It's one of the hardest life-skills for many of us to master: time-budgeting. In an ideal world, we would all go through the following train of thought:
1. To improve at anything, we need routine.
2. Routines take place in the same location, at consistent times. To establish a routine, we need to make time for ourselves.
3. To make time, we have to budget time.
Sounds simple, right? But this is a skill that escapes most of us because, as psychiatrist M. Scott Peck so famously noted decades ago, human beings are basically lazy. This is the fundamental sin of our species. We are, at bottom, unwilling to work to change ourselves, because it's so much easier just to remain where we are-- content, complacent, and unfulfilled. What's the remedy?
To be honest, I don't think there's any easy way around this problem. Laziness is a form of entropy, a downward-pushing, disorderly force that makes us resistant to the ordering processes of progress, evolution, and self-improvement. At the most basic level, there obviously needs to be a desire to improve yourself, but desire without direction leads nowhere.
It might help if you began your self-improvement with a clear vision of what you're trying to accomplish. For example, if your goal is to get into a non-Ivy League college, then it makes little sense to tell yourself that you need to score a perfect 2400 on the SAT I. You don't. In fact, many Ivy Leaguers didn't make perfect scores, either: they were admitted thanks to decent SAT scores plus other academic (and non-academic) merits-- their consistently good grades, their community-service extracurriculars, their student leadership, etc. Their SAT scores weren't bad, to be sure, but they didn't need to be perfect. Opposite case: what if your goal is to be an engineer (mechanical, electrical, civil, etc.)? In that case, I strongly recommend that you shoot for an 800 on the Math portion of the SAT I, because without that perfect score, you reduce your own competitiveness. If you're trying to get into Georgia Tech or Virginia Tech or MIT, you're not helping yourself by showing those schools' admissions committees a score of 700; many of the other applicants will have scored 800, and the schools want those applicants.
The upshot of all the above? Scale your goals to meet your ambitions. Figure out what your ambitions are, then strive for them, but do so realistically. Make a plan of attack. See where you are, grade-wise, in all your classes; figure out where you want to be in those classes; create a study schedule that will give you space to establish a routine. Cut out anything unnecessary to the achievement of your goals, and be wise with your free time. Be sure to include free time for yourself, but not too much. Now is not the time to be lazing around.
2. Specifically on Test Prep
Everything I've just written applies to how you should approach your test prep. Set realistic goals for yourself: "A 2400 would be nice, but for my purposes, I need to score at least a 2000, with Critical Reading being at least 700. That would get me where I want to go." Drill yourself by going to a test prep center (that's a good way of having a routine established for you), or take the cheaper route: buy the College Board's official guide to the SAT I, take the diagnostic test to figure out your weak points, then develop a plan of attack based on what you discover.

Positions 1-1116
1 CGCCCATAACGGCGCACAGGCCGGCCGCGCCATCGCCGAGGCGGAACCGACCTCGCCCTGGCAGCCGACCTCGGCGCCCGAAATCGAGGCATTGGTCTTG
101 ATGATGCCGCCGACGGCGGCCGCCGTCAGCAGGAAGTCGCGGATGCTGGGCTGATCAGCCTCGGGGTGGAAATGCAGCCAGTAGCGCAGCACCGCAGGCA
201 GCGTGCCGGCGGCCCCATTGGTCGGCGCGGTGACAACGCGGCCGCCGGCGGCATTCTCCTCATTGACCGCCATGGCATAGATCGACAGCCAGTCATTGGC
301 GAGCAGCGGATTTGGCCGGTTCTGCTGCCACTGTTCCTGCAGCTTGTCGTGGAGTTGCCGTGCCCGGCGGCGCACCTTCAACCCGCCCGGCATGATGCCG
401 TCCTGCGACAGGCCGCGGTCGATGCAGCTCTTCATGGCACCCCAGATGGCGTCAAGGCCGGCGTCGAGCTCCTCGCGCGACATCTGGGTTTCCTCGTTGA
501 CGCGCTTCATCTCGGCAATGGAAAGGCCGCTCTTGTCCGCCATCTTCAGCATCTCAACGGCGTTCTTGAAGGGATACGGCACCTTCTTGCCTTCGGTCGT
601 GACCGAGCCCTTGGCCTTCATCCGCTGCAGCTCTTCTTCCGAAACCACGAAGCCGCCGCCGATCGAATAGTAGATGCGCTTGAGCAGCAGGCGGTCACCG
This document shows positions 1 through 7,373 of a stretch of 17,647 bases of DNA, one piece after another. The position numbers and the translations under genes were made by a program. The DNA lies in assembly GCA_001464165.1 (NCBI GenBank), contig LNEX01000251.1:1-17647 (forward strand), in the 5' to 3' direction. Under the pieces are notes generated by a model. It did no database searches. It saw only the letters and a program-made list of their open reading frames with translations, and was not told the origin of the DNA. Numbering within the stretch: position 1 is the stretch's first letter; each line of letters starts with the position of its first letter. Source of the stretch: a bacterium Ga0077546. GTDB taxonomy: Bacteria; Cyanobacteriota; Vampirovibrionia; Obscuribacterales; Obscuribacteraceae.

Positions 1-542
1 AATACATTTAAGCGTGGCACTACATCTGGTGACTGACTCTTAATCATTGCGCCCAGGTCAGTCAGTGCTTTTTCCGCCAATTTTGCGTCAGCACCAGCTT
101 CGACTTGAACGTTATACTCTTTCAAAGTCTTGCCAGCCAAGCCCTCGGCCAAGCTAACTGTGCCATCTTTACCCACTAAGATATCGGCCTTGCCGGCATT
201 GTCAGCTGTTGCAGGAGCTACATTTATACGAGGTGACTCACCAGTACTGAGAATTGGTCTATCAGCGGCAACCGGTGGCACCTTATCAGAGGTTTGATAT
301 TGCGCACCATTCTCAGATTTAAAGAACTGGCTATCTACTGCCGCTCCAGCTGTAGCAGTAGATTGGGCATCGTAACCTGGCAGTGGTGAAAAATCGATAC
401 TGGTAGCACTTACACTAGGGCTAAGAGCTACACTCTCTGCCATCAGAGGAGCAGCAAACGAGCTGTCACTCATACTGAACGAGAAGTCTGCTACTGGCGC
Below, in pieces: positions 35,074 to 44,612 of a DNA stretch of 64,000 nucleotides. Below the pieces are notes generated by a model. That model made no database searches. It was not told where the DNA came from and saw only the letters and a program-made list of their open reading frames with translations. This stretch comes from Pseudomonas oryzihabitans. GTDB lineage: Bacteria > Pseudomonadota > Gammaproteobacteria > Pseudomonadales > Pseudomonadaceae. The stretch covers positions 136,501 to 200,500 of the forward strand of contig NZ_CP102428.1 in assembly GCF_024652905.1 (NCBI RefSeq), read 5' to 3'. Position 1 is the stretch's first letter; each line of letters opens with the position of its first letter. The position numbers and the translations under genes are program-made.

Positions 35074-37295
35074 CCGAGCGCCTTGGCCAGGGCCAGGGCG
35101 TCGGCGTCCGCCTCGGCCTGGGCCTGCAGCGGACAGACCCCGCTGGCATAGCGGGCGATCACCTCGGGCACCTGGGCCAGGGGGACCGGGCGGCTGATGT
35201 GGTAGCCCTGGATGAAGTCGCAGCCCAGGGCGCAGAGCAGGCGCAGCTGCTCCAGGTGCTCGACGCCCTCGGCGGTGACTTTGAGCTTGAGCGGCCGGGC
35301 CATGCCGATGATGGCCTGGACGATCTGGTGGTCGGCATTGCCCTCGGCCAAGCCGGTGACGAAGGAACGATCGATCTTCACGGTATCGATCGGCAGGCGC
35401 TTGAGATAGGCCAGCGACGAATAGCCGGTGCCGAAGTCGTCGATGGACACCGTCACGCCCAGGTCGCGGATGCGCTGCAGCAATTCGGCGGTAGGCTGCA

Achievement requires sacrifice. If you're not satisfied with your diagnostic score-- if, for example, you scored a 1500 overall-- then be sure to ratchet the level of your commitment upward so that you meet your goals. Be ready to turn aside opportunities to go see movies with friends, or to watch as much TV as you used to, or to surf the Net or text or tweet or use Facebook until all hours. Attack your goals with seriousness of mind. Remind yourself, again and again, of why you're going through all this trouble. The reward will be worth it.
Routines require stability. Your study should take place in the same location, at the same time of day, with a minimum of distractions. Stay away from TV, younger siblings, friends (unless they're actually studying with you!), and your smart phone. When studying the Math portion of the SAT, try to avoid calculators, even though calculators may be allowed. Don't vary your study time-- 6PM on Monday, 8PM on Tuesday, 7:30PM on Wednesday, etc. This is more harmful than helpful.
There's also nothing wrong with involving your parents or other adults in the study process, as long as they can offer competent help. Many parents will readily admit that they can't help you, and you should probably take them at their word. Seek help from a trusted neighbor, fellow church/temple member, or parents of a classmate. Ask these people to quiz you on your weak points.
In conclusion: there are no magic solutions. Time-budgeting is a matter of knowing where you want to go, taking those goals seriously, and establishing a routine that will get you there. Any strategy you adopt will require a certain level of desire, focus, self-discipline, and all the rest. If laziness is a form of entropy, then self-improvement means fighting against that natural tendency to be idle and complacent. Unfortunately, many adults take this lazy path, then spend their lives wondering why they didn't pursue their cherished desires when they were younger. Don't be one of those people. Make time, keep your goals in mind, and push yourself to achieve. When it comes to test prep, find your weak areas, establish your routine, and set about shoring those areas up. You can go it alone (in a distraction-free environment), or enlist the aid of friends, parents, or other trusted adult resources. Private tutoring (such as what I offer) or tutoring centers are also an option, if you feel you're not self-disciplined enough to fix your own schedule. Whatever you choose to do, keep at it!